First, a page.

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How PrEP Is Being Blocked By Bureaucracy

How PrEP Is Being Blocked By Bureaucracy
After months of petitioning from HIV/AIDS advocates, officials with Los Angeles County’s Division of HIV and STD Programs (DHSP) presented a county-wide implementation plan for PrEP during a mid-March public meeting.
 
The announcement came after activists, including Craig Thompson, CEO of AIDS Project Los Angeles, charged the county with delaying the creation of a campaign designed to educate HIV-negative gay and bisexual men about PrEP and providing them with access to medication. Thompson says it was a complicated political issue for county officials and that “like most bureaucracies, they don’t want to have to deal with it.”
 
“There’s enough conversations now where people are starting to get PrEP…and the interest is growing very rapidly,” Thompson says. “We have encouraged [Los Angeles] County to take that first step and fund a PrEP navigation and education program of some type.”
 
Data released by the Centers for Disease Control and Prevention in 2013 listed Los Angeles within the 20 U.S. cities with the highest HIV infection rates. Last year, the CDC issued new guidelines recommending daily PrEP use among HIV-negative men who have sex with men who are “at substantial risk for HIV.” The Food and Drug Administration approved Truvada, an antiretroviral drug already used to treat existing HIV infections, for PrEP in the summer of 2012.
 
Thompson acknowledged that little was known about PrEP a few years ago but highlighted emerging discussions surrounding the treatment, specifically within Los Angeles County. Last fall APLA launched a PrEP program that educates eligible patients and offers them access to Truvada.
 
But Thompson said opponents of PrEP are far more vocal in Los Angeles County than in other regions — specifically the Los Angeles–based AIDS Healthcare Foundation, which touts itself as the “largest provider of HIV/AIDS medical care in the U.S.” AHF president Michael Weinstein has previously referred to Truvada as a “party drug,” implying that its use in certain situations could potentially leave gay men susceptible to infection. Other critics argue that it will lead to a rise in promiscuity and unsafe sex among MSM.  
 
Los Angeles County’s public health department stressed that AHF’s critiques don’t deter the county or the department “from pursuing sound HIV prevention policy supported by research, science, data, evidence, and the [FDA] and [CDC].” But Thompson said the AIDS Healthcare Foundation has been “pretty persistent in its attempts to slow the process around the county developing a PrEP program.” He called the plateaued efforts “extraordinarily frustrating and bewildering,” noting that the funds to implement a countywide program are already available thanks to the Ryan White HIV/AIDS Program and the Affordable Care Act.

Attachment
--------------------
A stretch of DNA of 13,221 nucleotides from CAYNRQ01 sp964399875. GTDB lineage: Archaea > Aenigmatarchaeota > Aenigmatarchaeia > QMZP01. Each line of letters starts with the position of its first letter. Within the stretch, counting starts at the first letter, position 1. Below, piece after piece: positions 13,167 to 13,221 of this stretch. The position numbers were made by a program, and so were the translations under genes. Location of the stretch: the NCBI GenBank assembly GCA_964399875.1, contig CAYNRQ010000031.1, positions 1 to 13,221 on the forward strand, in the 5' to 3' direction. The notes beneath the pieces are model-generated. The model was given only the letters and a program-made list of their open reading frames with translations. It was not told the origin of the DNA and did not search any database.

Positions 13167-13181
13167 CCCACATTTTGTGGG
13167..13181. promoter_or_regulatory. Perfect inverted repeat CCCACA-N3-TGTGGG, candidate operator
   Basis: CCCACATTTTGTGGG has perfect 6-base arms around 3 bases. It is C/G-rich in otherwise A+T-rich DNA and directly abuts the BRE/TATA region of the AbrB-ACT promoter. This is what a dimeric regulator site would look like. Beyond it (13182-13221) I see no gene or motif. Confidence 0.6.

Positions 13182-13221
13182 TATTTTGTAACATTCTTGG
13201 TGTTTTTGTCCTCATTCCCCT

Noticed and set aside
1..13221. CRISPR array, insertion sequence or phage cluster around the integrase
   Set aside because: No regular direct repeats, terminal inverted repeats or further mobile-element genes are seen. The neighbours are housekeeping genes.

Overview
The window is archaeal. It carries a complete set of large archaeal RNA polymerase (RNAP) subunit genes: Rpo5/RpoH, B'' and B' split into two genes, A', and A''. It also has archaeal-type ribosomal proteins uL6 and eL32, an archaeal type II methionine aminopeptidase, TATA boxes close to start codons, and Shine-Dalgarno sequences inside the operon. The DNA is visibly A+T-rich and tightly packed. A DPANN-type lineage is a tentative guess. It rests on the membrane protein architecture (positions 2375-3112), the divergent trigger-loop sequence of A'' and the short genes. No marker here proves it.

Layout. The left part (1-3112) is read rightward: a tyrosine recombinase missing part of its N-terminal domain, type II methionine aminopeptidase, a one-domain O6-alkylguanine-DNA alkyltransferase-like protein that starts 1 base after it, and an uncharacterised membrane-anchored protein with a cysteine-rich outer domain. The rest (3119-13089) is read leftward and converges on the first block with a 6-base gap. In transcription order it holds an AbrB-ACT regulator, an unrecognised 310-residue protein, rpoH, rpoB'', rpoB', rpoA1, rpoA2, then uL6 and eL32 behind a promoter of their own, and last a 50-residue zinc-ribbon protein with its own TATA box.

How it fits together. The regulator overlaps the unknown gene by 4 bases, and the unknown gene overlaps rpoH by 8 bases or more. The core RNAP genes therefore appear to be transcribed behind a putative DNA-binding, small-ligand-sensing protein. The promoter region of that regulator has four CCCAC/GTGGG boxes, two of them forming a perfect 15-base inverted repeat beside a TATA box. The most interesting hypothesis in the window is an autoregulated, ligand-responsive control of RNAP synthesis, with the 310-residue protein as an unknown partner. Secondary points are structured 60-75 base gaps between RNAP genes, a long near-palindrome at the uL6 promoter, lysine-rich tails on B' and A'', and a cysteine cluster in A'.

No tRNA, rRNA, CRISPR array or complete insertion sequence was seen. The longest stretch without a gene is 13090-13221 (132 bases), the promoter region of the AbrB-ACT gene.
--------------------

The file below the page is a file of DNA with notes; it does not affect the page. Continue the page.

Thompson praised both New York City and San Francisco for their respective efforts in providing proper PrEP education to gay and bisexual men. 
 
Thompson credited San Francisco supervisor Scott Wiener for demystifying PrEP by acknowledging his own use of Truvada in an op-ed for The Huffington Post. And in New York, Governor Andrew Cuomo has included PrEP in his highly regarded plan to reduce new HIV infections in the state by 2020. 
 
Los Angeles County’s public health department says it anticipates supporting a range of activities to increase PrEP awareness, including training community agencies, requiring testing providers to discuss PrEP with their clients, creating a PrEP provider directory, and maintaining a PrEP section on both its Web site and the Division of HIV and STD Programs’ page. Health officials said during their mid-March public meeting that the department hopes to implement PrEP in public health clinics by this summer, with the county likely paying for most PrEP-related costs.
 
Thompson said APLA will continue to target black and Latino gay and bisexual men in low-income areas with its PrEP program. 
 
“PrEP is going to be one of the activities that’s going to take years to roll out—this could be a lifetime intervention,” Thompson says. “We really need to be taking the initial steps as soon as possible because we’re losing and have lost really valuable time.” 

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